< Return to Religious Affiliation of Comics Book Characters
< Return to Famous Jews
The Religious Affiliation of Comic Book Character
For the most part, Doctor Fate is not Jewish.
Eric Strauss, who is one of multiple people who has been Doctor Fate, is Jewish. Linda Strauss, the wife of Eric Strauss, was a "co-host body" of the Doctor Fate entity, along with her husband. We do not yet know if Linda Strauss is Jewish, nor do we know the extent of Eric Strauss's Jewishness. Further research is needed.
Throughout most of this character's history, the mortal being who was the host for the Doctor Fate (or "Dr. Fate") entity was not Eric Strauss and was not Jewish.
In most of Doctor Fate's appearances, the character had no connection to Eric Strauss, and even when Strauss was a co-host of Doctor Fate, his own consciousness had only a limited impact on the Doctor Fate persona.
Doctor Fate is listed on Mikel Midnight's "JEWISH SUPERS LIST" (http://blaklion.best.vwh.net/jew.html; viewed 1 May 2006): "Doctor Fate II (Eric Strauss)"
From: "Doctor Fate" page on Wikipedia website (http://en.wikipedia.org/wiki/Dr._Fate#Strausses.2C_Inza_Nelson_and_Jared_Stevens; viewed 1 May 2006):
Fate was also a member of the JSA in the 1970s, though he had become increasingly erratic and withdrawn from humanity, though still committed to protecting Earth against supernatural menaces. In the 1980s, Fate briefly joined the Justice League, but Nabu's magic was failing to keep Kent and Inza Nelson young, and the pair finally died. Nabu bound together a pair of humans, Eric and Linda Strauss, into a new Doctor Fate, the pair merging into one being to become the hero, but otherwise living their own lives. With Nabu animating Kent Nelson's old body, the three were active for a couple of years, until Eric was killed by Darkseid and Linda, without him, abandoned the identity.
From: "Power Pack is Mormon?! The religions of the Supers" discussion forum started on 28 January 2006, on Forumopolis.com website (http://www.forumopolis.com/archive/index.php/t-14845.html; viewed 1 May 2006):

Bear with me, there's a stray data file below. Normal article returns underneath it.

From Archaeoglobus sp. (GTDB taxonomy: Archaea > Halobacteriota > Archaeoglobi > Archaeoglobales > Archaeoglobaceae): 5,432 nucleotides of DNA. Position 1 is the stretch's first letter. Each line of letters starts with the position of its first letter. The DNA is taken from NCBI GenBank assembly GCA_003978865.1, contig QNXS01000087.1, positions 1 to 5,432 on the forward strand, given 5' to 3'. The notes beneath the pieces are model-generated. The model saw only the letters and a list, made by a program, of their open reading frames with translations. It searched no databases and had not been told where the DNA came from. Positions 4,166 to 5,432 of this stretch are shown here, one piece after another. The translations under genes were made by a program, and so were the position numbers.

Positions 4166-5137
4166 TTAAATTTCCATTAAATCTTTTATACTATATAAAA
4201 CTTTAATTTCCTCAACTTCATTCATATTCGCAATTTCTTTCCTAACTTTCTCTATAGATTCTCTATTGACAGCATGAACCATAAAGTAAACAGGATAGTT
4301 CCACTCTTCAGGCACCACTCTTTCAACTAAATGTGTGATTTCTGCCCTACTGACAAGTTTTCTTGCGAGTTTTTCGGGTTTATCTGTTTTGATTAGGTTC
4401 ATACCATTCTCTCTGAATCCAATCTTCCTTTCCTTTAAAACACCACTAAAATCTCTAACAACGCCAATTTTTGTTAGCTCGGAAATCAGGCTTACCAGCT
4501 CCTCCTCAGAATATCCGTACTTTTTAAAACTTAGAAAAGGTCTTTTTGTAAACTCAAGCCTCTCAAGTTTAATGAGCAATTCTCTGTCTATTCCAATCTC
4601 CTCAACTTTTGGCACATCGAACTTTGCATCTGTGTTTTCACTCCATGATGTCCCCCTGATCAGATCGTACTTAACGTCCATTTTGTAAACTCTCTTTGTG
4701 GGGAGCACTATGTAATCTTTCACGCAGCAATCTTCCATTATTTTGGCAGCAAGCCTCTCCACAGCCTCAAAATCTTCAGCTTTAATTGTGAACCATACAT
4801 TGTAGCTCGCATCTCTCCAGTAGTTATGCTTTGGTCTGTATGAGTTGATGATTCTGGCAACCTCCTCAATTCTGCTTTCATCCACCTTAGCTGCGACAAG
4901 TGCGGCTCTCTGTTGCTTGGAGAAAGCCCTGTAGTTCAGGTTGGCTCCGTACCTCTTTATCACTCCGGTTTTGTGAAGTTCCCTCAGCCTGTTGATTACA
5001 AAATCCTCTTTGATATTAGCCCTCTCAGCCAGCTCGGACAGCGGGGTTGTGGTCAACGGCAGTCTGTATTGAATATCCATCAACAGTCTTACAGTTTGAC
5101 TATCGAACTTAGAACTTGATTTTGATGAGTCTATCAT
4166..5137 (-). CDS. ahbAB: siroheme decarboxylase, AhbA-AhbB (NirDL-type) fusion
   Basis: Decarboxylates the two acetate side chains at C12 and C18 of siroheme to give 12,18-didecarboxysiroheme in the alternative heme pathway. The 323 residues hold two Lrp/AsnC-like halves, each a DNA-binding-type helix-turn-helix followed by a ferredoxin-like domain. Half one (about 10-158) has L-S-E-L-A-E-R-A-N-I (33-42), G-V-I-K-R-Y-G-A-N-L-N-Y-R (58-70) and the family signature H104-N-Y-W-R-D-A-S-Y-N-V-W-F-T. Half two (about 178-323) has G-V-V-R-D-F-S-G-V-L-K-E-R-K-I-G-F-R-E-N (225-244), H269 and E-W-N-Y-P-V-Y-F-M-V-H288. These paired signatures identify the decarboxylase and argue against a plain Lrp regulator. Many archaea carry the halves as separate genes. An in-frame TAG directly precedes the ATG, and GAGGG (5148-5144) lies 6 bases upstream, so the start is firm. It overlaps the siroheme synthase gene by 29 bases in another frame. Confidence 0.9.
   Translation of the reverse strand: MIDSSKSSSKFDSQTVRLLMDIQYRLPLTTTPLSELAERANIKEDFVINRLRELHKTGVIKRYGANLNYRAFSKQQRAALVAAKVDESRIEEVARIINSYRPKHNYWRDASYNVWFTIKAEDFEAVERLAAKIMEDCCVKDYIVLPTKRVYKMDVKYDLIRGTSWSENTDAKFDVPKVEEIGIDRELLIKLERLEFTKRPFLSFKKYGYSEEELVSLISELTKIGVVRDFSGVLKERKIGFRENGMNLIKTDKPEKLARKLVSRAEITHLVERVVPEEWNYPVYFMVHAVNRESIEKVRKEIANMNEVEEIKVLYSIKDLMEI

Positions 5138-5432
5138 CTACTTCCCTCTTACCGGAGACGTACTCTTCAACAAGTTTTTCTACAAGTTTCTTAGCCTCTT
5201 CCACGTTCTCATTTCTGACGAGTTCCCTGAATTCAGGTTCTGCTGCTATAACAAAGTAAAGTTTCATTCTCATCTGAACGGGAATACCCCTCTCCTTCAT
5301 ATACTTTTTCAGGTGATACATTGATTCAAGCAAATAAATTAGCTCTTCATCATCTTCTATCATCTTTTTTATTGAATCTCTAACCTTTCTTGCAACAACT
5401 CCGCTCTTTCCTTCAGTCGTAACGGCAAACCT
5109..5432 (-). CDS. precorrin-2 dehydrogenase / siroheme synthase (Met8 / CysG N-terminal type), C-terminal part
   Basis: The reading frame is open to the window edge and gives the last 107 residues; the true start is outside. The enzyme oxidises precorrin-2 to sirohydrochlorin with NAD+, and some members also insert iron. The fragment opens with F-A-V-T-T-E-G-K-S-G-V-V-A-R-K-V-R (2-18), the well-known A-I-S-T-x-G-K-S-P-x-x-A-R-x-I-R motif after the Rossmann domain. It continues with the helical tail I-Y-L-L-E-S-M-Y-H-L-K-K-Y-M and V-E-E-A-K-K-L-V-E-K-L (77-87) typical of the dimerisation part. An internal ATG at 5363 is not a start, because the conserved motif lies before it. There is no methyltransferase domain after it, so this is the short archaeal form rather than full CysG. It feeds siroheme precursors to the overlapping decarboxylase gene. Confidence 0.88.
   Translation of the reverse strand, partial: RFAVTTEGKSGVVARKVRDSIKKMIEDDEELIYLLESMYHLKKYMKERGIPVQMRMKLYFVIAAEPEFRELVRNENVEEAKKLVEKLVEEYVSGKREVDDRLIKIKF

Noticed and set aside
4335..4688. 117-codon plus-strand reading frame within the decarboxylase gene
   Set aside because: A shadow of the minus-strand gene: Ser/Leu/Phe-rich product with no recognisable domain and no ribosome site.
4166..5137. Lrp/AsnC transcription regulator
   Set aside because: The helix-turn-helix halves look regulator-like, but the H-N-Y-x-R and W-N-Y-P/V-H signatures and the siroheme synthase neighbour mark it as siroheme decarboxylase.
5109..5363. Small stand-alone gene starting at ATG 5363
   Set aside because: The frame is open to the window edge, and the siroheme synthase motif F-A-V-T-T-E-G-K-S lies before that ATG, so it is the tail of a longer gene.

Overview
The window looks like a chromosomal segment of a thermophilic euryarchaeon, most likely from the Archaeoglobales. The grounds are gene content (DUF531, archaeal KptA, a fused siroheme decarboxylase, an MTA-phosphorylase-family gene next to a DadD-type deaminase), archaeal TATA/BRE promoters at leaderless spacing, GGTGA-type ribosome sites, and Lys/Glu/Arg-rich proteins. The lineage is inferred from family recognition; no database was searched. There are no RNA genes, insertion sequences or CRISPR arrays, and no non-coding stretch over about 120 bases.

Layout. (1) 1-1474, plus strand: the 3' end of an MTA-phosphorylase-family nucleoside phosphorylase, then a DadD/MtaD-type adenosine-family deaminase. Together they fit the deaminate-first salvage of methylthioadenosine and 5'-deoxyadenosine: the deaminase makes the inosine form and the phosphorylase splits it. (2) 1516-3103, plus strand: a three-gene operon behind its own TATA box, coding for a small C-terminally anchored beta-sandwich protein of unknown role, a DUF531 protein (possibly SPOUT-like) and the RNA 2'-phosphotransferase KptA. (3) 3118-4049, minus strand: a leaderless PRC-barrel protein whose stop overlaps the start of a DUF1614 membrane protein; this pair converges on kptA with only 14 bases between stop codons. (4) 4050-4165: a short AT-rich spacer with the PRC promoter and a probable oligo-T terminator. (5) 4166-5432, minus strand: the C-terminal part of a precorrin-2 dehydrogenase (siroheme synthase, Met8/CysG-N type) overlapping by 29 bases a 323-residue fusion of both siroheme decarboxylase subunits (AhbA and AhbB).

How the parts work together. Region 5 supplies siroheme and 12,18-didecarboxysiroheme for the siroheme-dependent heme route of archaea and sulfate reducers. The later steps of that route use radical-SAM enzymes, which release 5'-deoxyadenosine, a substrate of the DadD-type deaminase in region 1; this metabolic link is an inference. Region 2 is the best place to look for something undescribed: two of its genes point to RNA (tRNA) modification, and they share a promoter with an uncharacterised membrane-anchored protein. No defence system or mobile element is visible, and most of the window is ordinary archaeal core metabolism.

From: archive of "Should Hal Jordan be a Christian" message board, started 15 April 2005 on Comic Book Resources website (http://forums.comicbookresources.com/archive/index.php/t-53171.html; viewed 22 May 2006):
01-30-2006, 09:07 AM
So, why did they ["The Religious Affiliation of Comic Book Characters" webpage] choose the Eric Strauss Dr. Fate when almost every other Dr. Fate lasted way longer than him and most were associated with Egyptian religion?
From: "Religion in Comics" newsgroup thread started 8 November 2000 on rec.arts.comics.dc.universe (http://groups.google.com/group/rec.arts.comics.dc.universe/browse_thread/thread/bf82d29e106e876b/02d87d0cafe5e091?tvc=2&q=religion+comics&hl=en#02d87d0cafe5e091; viewed 12 June 2006):
04-19-2005, 12:54 PM
Just as a comment, I have a Dr. Fate [comic] somewhere where he was fighting some demonic entity and having a hard time. He calls on Jesus and toasts the dude.
It is pretty clear in the DCU that no one is a God but God and the elder gods, new gods, Olympic pantheons, etc. are all lesser beings who came about in different fashions.
From: "Religions of super heroes" forum discussion page started 14 August 2006 on "Wizard Universe" website (http://wizarduniverse.invisionzone.com/lofiversion/index.php/t1595.html; viewed 25 April 2007):
Date: Thurs, Nov 9 2000 12:00 am
...I don't recall any Buddhist or Hindu stories in comics.
From: gzywicki [Greg Zywicki]
Date: Fri, Nov 10 2000 12:00 am
You missed [J.M.] DeMatteis in the 80's then. There was a time when every one of his stories veered into obscure hinduism. Dr. Fate was the best example. Real shame too, because it overwhelmed what had started out as a very engaging book.
From: Kevin J. Maroney
Date: Fri, Nov 10 2000 12:00 am
...what deMatteis believes, and what his stories often concern, isn't Hindu per se; it's the religion of Meher Baba, which is an eccumenical blend of religions with large doses of both Hindu and Christianity.
Aug 14 2006, 06:17 PM
How did they figure this out!?!?
...I thought Dr. Fate believed only in, y'know, Fate or something.
From: "Sacreligious amd anti-Christian Comic characters" forum discussion, started 28 February 2007 on official DC Comics website (http://dcboards.warnerbros.com/web/thread.jspa?threadID=2000107545&start=0&tstart=15; viewed 19 July 2007):